New Zealand bank account numbers in NZD follow a standardised format of 16 digits:
- a prefix representing the bank and branch (six digits), otherwise known as the Bank code;
- the body (seven digits); and
- the suffix representing the product/account type (two or three digits).
While the New Zealand format is similar to Australia’s Bank State Branch, the two systems are not interchangeable.
New Zealand bank account numbers in foreign currencies vary by bank.
The origins of the format lay in the establishment of the Databank Systems Limited, a company set up by a consortium of competing New Zealand banks, to provide computing resources (development and operational) for the consortium members.
Bank codes are coordinated by Payments NZ who administer the Bulk Electronic Clearing System (BECS). The scope of BECS includes direct debits, automatic payments, bill payments, and direct credits. Payments NZ also administer the following payment systems in New Zealand:
- Paper Clearing System
- High Value Clearing System
- Consumer Electronic Clearing System
Format of account numbers
Account numbers are generally presented in the format:
where B is the bank number (2 digits), b is the branch number (4 digits), A is the account number (7 digits) and S are digits of the suffix (2 or 3 digits). Where a bank displays the suffix as two digits, a leading zero is added to pad the suffix to three digits; i.e. BBbbbb-AAAAAAA-SS becomes BBbbbb-AAAAAAA-0SS.
This format allows customers to have a single account number with differing suffixes for multiple accounts of differing types. This does not include credit card and loan products.
Account number prefix
Bank accounts are prefixed with six digits, two indicating the bank and four which indicate the branch. The table below shows which banks are allocated which bank prefix. A current list of branches as their associated bank/branch numbers is available for download from the Payments NZ website.
|Bank name||Bank prefix||Branch range|
|ANZ||01, 06 and 11 (see below)||0001–5699|
|The Co-operative Bank||02||1242, 1245-1250 (agency arrangement via BNZ)|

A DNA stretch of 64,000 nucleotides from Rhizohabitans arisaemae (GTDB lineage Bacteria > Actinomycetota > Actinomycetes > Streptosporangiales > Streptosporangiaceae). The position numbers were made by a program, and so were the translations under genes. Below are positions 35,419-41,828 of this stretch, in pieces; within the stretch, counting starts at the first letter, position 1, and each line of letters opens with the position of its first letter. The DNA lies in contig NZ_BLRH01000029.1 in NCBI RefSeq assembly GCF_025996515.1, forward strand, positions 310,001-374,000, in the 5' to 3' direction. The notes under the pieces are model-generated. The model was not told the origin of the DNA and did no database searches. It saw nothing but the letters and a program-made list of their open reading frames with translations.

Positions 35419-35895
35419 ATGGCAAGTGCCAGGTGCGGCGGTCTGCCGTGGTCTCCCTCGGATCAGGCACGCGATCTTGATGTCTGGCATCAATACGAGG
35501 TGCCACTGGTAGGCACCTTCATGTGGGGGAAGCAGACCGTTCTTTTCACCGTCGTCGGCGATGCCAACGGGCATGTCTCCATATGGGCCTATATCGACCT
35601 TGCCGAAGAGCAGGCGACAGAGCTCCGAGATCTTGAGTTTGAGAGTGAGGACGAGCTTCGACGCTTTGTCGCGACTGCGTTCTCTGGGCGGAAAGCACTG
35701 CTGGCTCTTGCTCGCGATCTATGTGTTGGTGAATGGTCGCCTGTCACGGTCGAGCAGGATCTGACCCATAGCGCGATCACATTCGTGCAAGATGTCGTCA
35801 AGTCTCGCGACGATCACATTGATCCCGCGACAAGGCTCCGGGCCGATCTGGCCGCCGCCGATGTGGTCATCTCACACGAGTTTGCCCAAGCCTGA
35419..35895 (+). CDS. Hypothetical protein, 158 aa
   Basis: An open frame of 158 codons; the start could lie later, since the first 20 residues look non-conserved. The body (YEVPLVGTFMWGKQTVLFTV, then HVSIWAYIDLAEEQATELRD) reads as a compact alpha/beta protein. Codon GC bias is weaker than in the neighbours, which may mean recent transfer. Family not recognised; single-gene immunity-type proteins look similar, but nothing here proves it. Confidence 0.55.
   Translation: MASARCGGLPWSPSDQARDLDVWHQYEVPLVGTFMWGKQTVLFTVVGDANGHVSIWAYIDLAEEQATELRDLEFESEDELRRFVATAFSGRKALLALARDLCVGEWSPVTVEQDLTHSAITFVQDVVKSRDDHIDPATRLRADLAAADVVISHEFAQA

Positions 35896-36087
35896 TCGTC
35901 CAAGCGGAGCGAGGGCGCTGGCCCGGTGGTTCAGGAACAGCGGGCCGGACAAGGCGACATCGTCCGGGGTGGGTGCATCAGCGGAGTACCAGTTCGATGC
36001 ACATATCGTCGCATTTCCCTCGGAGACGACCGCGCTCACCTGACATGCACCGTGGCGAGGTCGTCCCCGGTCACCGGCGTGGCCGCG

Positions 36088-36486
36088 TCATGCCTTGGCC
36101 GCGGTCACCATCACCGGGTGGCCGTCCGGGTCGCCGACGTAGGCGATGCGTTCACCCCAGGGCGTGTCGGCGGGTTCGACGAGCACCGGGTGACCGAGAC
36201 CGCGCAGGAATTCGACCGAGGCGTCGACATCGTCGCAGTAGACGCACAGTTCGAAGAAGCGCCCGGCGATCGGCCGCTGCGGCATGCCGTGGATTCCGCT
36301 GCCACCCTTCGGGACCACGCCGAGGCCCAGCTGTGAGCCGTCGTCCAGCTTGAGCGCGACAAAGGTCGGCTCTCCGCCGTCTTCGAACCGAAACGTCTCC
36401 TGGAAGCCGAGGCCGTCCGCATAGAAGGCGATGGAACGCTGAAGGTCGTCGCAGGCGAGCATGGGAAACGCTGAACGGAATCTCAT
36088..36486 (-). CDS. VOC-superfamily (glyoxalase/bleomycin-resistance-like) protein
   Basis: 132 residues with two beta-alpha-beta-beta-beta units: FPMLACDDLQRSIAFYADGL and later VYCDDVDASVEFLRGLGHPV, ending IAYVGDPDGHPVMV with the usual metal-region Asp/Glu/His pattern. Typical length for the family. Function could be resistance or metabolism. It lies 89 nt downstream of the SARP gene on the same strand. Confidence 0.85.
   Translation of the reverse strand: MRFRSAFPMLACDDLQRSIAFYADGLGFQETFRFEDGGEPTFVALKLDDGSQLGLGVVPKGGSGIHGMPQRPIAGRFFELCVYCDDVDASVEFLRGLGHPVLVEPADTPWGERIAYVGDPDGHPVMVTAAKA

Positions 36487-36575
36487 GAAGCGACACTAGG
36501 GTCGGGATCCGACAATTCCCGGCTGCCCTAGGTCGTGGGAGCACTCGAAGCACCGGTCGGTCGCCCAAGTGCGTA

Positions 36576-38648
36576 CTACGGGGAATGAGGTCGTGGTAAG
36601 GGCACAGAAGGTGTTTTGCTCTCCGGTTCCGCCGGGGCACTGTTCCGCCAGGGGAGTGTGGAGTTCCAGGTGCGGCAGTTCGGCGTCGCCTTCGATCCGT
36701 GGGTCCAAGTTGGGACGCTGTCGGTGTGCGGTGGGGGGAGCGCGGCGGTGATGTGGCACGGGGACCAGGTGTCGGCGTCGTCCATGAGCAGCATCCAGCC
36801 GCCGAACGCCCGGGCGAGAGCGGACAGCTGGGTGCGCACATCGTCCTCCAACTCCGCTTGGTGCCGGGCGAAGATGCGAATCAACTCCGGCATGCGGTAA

|NZCU||03||Agency arrangement via Westpac|
|Rabobank New Zealand||03||0001–1999|
|National Bank of New Zealand[a]||06||0001–1499|
|National Australia Bank||08||0000–9999|
|Industrial and Commercial Bank of China||10||5165—5169|
|Trust Bank Southland[a]||13||4900–4999|
|Trust Bank Otago[a]||14||4700–4799|
|Trust Bank Canterbury[a]||16||4400–4499|
|Trust Bank Waikato[a]||17||3300–3399|
|Trust Bank Bay of Plenty[a]||18||3500–3599|
|Trust Bank South Canterbury[a]||19||4600–4649|
|Trust Bank Auckland[a]||21||4800–4899|
|Trust Bank Central[a]||20||4100–4199|
|Trust Bank Wanganui[a]||22||4000–4049|
|Trust Bank Wellington[a]||23||3700–3799|
- ^ Jump up to:ab c d e f g h i j k l m n o This bank no longer trades under this name or is defunct.
Account number body
The account body consists of seven digits, right adjusted and padded with zeroes if necessary. The last digit of the body is a check digit which can be validated using a modulus algorithm.
Account number suffix
The table below shows the account number suffixes as introduced by Databank Systems Limited from 1969.
|Type of account||Suffix|
|Number 2 Account||02|
|Credit Card Account||40|
|Thrift Club Account||50|
|Term Deposit Account||81|
Some banks (such as BNZ) include three digits of the suffix in their presentation of the number to the end customer. Other banks only show the last two digits of the suffix to the end customer. Technically, all banks have three digit suffixes, it’s just that the first digit of the suffix is always 0 so it’s usually ignored.
- ^ Jump up to:ab Databank Systems Limited, Computing a Nation, c1988, 16 page booklet
- ^Payments NZ website, description of Bulk Electronic Clearing System, accessed 30/05/2013
- ^Payments NZ website, list of all payment systems, accessed 30/05/2013
- ^“Non-Resident Withholding Tax And Resident Withholding Tax Specification Document For the year ending 31 March 2016” (PDF). Inland Revenue / Te Tari Taake. 16 January 2019. Retrieved 16 January 2019.
Ofer Abarbanel is a 25 year securities lending broker and expert who has advised many Israeli regulators, among them the Israel Tax Authority, with respect to stock loans, repurchase agreements and credit derivatives. Founder of TBIL.co STATX Fund.